What is “performance,” to begin with?
Well, I am surely not referring to the power equation (power = labor x time) used in the subject of physics. Instead, I am talking about the performance every single one of us delivers each day: in private settings, in the family, in sports, and above all at work. How can we measure or quantify performance?
One could argue that performance in private settings or in sports does not need to be measured as it does not have to be remunerated.
In contrast, entrepreneurs, managers, and team leaders quite frequently deal with how to determine remuneration for one employee in comparison to the other employee based on his or her performance. And that is far from an easy task because individually distinct performance is virtually non-existent these days. This is due to the fact that most of the work is done as a team, or at least based on the contribution or preliminary work of several people. Therefore, it is hardly possible to measure performance in an objective and fair manner. The situation is complicated further as the parameters that are taken into account when measuring performance are unclear. Could it be the working time, or the number of units, or clarity in approaching customers, or improvements in process quality, or anything else? To cut a long story short: performance in terms of an individual's value contribution in today's world of work cannot be measured objectively, therefore there is no remuneration that is perceived as fair by all of the parties involved!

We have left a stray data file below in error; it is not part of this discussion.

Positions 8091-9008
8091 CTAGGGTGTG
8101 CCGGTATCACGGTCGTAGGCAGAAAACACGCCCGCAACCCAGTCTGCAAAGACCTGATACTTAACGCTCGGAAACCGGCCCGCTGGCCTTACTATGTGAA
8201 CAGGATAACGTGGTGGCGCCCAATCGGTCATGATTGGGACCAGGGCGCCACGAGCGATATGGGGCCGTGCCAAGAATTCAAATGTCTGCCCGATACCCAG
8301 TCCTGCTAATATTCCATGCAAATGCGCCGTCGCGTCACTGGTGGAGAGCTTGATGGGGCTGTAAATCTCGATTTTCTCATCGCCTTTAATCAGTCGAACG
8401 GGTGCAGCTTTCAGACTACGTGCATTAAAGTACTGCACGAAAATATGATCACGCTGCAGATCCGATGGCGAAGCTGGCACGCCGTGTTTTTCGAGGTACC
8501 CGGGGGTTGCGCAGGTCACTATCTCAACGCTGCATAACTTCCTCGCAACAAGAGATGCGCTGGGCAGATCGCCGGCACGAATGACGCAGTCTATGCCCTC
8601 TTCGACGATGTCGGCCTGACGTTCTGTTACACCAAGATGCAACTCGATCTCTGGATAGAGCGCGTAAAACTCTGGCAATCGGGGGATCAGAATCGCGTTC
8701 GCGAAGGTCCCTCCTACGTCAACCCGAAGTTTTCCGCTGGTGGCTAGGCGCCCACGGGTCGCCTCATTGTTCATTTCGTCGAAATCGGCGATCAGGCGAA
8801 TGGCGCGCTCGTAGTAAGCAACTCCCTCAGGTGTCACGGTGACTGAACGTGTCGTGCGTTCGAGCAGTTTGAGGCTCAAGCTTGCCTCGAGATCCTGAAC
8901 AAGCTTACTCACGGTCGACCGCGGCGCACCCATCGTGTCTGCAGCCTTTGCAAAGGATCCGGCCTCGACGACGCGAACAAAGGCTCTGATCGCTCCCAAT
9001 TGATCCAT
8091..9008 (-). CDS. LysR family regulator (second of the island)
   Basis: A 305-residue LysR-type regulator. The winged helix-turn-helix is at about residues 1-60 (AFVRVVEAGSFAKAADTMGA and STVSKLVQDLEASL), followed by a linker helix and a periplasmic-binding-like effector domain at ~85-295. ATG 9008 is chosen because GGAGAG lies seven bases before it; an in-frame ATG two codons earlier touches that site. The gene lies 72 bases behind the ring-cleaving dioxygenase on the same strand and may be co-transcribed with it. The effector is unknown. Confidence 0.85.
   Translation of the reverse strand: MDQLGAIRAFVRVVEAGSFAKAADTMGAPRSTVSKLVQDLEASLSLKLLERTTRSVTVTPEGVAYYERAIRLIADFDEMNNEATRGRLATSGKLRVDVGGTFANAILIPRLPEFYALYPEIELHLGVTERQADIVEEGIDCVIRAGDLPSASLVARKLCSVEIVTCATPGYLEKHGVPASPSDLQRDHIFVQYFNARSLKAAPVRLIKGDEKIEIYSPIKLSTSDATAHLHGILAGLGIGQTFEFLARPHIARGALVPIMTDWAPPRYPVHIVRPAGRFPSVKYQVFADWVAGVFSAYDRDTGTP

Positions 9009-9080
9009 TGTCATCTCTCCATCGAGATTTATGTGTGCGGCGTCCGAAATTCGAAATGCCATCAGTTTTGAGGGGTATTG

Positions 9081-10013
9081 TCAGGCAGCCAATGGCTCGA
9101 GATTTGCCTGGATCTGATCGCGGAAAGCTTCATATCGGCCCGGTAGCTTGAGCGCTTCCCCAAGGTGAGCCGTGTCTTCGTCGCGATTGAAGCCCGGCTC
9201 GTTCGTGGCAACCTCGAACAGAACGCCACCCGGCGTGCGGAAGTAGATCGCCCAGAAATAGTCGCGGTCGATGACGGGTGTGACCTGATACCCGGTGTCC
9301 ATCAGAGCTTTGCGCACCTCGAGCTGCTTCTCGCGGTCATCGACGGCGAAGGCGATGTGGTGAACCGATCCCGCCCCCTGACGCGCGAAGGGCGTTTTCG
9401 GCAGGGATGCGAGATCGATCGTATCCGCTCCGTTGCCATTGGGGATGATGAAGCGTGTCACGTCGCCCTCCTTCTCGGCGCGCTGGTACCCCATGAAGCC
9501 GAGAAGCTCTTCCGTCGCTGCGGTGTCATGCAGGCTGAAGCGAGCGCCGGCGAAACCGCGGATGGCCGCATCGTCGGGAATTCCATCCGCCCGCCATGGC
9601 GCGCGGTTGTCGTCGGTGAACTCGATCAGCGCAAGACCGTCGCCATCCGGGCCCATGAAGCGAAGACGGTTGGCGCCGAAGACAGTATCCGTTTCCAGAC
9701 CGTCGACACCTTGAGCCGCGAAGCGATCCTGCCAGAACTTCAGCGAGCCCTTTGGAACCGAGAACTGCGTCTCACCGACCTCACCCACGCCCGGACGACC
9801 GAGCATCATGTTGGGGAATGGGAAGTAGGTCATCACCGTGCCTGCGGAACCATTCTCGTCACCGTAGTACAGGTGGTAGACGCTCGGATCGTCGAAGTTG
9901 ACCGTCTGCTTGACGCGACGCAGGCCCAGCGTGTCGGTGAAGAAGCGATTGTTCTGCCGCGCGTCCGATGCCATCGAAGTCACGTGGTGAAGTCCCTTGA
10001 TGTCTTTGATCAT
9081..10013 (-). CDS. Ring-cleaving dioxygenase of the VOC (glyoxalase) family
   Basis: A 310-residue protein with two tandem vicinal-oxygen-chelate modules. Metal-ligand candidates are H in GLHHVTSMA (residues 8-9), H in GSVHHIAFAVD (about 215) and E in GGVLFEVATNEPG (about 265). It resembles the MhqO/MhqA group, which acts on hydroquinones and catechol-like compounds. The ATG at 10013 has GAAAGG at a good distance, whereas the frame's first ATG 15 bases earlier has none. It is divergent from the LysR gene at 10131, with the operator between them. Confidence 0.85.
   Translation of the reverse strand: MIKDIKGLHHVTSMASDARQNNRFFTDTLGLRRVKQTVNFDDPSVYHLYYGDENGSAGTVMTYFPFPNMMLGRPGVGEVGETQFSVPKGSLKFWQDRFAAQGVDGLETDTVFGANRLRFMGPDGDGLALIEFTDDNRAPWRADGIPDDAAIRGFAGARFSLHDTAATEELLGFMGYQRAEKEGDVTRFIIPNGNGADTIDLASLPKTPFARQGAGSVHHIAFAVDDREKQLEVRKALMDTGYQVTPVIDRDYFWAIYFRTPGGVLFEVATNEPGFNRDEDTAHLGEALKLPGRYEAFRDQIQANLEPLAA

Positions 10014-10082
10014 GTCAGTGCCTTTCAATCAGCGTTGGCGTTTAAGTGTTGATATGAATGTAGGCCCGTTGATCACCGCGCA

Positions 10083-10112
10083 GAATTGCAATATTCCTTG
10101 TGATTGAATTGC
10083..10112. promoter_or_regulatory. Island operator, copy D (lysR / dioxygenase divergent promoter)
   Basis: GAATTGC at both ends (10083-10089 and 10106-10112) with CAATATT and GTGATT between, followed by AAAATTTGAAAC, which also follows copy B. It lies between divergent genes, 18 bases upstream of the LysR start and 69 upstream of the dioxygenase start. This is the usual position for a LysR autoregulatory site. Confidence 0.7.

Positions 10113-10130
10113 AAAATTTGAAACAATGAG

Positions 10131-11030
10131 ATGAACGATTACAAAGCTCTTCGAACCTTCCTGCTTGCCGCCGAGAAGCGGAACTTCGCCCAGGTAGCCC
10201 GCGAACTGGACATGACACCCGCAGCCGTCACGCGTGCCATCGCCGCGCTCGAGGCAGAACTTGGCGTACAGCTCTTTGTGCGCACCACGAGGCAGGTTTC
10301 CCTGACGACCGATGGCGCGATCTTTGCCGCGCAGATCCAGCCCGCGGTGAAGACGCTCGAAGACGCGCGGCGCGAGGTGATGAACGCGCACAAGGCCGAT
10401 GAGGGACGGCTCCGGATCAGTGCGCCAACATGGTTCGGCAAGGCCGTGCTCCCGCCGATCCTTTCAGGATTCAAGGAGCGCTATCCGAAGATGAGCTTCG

And now what?
One could try not to measure performance (well, it does not work anyway), but to measure something else, such as an employee’s contribution. In this setting employees could be assessed based on their contribution they make to a product’s success, the customer relationship, efficient communication within the team, a future-proof strategy, the company’s innovative strength, employee loyalty, team spirit, the company’s system of values, etc.
I am well aware of the fact that this does not mean that objective measurement is guaranteed. However, even the mere act of untying yourself from the concept of “individual performance measurement” provides enormous space for rethinking the topic of employee assessment…
If we – just once as a thought experiment – tried to go down the road of seeing people in the context of their contribution, then we would quite automatically be able to put people who take on care work or volunteer tasks on the same level as people who are in gainful employment. This also applies to both unemployed and retired people.
In a nutshell: I find this to be a very attractive thought experiment, it is downright a liberation from old acquired habits and from the mantra “bigger, better, faster, more.” In doing so, we might be able to ward off the trend of increasing self-optimization and to reduce the number of people suffering from burn-out and depression.
Postscript: The cover of the 15th edition of the German magazine “Neue Narrative” shows the following equation:
Performance = (time spent for meetings + emails sent) * compliments given to the boss
Well, this equation actually did manage to put a smile on my face!
This text first appeared in my newsletter 'Innovation on Wednesday'. It is published every other Wednesday. For subscription click here